This diversity of opinion is supported by the constitution. The United States was a nation built on individual rights, and that alluded to 50 distinct regional democracies all operating under one executive umbrella. During the COVID-19 pandemic, this meant local and state governments going against the advice of the president, condemning others’ approaches to controlling the pandemic, and even battling amongst each other for crucial medical equipment. While this allowed certain states to implement their own statewide mask mandates and restrictions on gatherings and events, different approaches throughout the country could be contradicted by the fact that Americans were free to travel as they wished within the country. These local and regional variations in procedure represented a most decentralized means of handling the virus in comparison to other nations around the world.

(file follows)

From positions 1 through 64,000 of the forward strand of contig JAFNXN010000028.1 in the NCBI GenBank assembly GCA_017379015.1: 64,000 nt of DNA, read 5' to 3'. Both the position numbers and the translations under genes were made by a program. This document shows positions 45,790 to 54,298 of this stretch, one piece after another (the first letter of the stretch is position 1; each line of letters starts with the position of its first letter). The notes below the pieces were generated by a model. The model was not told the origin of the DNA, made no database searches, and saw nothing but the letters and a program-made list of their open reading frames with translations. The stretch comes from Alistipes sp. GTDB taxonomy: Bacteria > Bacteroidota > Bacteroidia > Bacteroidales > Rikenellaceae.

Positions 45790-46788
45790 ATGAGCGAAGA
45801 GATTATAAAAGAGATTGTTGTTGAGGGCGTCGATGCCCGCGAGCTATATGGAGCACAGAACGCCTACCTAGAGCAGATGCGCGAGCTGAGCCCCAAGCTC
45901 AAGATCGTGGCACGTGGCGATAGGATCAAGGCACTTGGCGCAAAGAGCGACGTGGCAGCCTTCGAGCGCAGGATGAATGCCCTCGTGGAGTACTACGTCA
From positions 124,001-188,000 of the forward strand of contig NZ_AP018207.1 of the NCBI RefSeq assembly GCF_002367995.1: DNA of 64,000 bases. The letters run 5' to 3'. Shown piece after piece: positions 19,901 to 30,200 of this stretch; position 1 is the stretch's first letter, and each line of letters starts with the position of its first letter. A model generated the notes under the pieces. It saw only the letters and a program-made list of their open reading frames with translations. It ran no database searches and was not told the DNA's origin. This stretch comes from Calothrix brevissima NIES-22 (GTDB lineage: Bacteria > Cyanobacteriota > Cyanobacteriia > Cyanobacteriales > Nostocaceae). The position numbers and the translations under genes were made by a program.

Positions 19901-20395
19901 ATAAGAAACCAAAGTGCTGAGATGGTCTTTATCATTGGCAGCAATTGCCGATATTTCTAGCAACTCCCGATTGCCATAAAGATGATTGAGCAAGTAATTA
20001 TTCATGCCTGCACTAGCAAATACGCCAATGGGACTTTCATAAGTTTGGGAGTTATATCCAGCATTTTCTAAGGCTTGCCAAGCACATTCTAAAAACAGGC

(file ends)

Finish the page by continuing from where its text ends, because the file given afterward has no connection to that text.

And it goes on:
The United States lies in contrast to nations with more centralized governments. China, Canada, and Sri Lanka are a few examples of such entities. China, the nation in which the virus originated, is governed by the Chinese Communist Party, which carries a near-monopoly on political power. The party possesses an extensive amount of power as nearly every aspect of Chinese life is in some way affected by the government. This allowed the party to effectively keep people from leaving their homes, track residents who had the virus, and implement vast measures within the country to reduce its spread. Without worrying about individual propensities or privacy, China approached the virus head-on and with an iron fist.